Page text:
Extreme weather in 2014 created an unpredictable rollercoaster of a year for our beleaguered wildlife and saw a raft of migrant species visiting our shores, say experts at the National Trust in their annual wildlife and weather round-up.
As a result of the warm, often wet summer, this year’s wildlife winners include biting flies, slugs and snails. More positively, many resident birds, mammals and amphibians also had good breeding seasons, although the picture is patchy and localised.
The year, however, will be most remembered for the winter storms in January and February; indicating the challenges that the natural world could face with the growing extremes of weather some of which may be caused by climate change.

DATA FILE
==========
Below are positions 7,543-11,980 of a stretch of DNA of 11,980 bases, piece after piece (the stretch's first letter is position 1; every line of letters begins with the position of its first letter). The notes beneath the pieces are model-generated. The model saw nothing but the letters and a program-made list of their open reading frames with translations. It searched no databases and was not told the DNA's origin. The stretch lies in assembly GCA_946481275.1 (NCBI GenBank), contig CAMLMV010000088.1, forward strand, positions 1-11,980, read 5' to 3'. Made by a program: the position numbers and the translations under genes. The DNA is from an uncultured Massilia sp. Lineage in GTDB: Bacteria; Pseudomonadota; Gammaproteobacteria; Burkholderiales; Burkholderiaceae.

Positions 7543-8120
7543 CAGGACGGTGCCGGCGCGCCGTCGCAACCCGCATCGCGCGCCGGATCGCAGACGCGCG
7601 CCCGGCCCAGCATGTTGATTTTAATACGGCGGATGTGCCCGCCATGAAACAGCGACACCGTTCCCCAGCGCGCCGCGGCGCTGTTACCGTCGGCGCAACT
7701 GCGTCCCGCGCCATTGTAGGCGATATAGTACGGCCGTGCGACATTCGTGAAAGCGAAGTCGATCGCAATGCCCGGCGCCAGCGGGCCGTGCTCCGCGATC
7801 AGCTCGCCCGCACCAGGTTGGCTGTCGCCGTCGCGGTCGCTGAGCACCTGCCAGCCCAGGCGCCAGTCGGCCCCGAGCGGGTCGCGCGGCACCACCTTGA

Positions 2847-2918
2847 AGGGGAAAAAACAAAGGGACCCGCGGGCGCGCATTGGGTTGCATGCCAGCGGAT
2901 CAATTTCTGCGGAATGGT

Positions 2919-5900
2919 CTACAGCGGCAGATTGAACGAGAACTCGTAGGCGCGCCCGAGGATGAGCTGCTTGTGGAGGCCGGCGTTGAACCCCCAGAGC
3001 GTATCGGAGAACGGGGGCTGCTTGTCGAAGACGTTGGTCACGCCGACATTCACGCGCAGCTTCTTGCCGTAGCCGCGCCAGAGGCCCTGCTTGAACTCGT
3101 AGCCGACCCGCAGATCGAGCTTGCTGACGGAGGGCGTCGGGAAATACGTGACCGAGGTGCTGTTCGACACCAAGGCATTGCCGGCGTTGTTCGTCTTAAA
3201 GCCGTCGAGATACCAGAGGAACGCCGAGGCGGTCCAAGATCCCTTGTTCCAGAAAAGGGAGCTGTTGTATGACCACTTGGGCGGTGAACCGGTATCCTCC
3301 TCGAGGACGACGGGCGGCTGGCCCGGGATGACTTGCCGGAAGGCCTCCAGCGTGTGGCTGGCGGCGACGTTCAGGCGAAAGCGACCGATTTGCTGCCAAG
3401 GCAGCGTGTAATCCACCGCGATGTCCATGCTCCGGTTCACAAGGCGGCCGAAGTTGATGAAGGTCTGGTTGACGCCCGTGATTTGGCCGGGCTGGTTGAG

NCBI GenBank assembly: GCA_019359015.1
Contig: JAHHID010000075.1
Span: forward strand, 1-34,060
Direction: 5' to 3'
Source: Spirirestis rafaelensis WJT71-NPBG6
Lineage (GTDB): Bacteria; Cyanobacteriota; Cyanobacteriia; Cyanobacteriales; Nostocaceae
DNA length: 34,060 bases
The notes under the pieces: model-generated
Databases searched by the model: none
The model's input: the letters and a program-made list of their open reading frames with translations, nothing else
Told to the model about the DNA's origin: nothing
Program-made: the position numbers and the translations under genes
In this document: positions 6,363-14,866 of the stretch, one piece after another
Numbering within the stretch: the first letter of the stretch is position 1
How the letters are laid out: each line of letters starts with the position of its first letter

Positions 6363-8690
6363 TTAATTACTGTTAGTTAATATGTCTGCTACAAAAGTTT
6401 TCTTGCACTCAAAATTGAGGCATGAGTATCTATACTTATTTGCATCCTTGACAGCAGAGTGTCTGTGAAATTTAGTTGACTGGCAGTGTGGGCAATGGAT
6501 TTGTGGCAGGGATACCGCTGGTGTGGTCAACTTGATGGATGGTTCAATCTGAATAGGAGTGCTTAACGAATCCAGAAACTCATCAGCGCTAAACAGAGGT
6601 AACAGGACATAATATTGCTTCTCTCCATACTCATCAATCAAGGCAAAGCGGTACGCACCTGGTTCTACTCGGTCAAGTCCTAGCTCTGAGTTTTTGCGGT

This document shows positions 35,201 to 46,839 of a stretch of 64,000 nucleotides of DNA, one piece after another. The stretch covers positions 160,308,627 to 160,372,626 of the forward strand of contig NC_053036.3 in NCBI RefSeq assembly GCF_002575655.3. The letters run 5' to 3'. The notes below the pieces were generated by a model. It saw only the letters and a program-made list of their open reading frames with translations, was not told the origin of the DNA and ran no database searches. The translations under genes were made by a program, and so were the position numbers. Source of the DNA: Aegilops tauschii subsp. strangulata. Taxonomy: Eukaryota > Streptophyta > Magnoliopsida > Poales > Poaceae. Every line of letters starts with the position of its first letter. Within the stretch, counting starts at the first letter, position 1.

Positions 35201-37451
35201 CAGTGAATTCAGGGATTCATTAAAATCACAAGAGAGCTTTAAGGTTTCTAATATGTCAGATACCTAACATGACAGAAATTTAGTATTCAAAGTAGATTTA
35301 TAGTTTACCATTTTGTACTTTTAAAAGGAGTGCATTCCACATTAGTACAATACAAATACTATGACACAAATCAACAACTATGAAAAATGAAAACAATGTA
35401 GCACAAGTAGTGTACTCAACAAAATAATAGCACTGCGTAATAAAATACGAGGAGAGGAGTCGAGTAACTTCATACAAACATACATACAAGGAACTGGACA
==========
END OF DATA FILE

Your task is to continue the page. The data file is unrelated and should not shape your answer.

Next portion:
National Trust rangers looking after the 742 miles of coastline cared for by the charity across England, Wales and Northern Ireland witnessed several years’ worth of erosion, while inland many of the Trust’s gardens and parklands suffered their greatest tree losses in almost 30 years.
Little terns along the Norfolk coast at Blakeney had to nest in low areas as a result of severe tidal surges which changed the beach profile. High tides followed in mid-June and flooded the seabirds’ nests resulting in a very poor breeding season.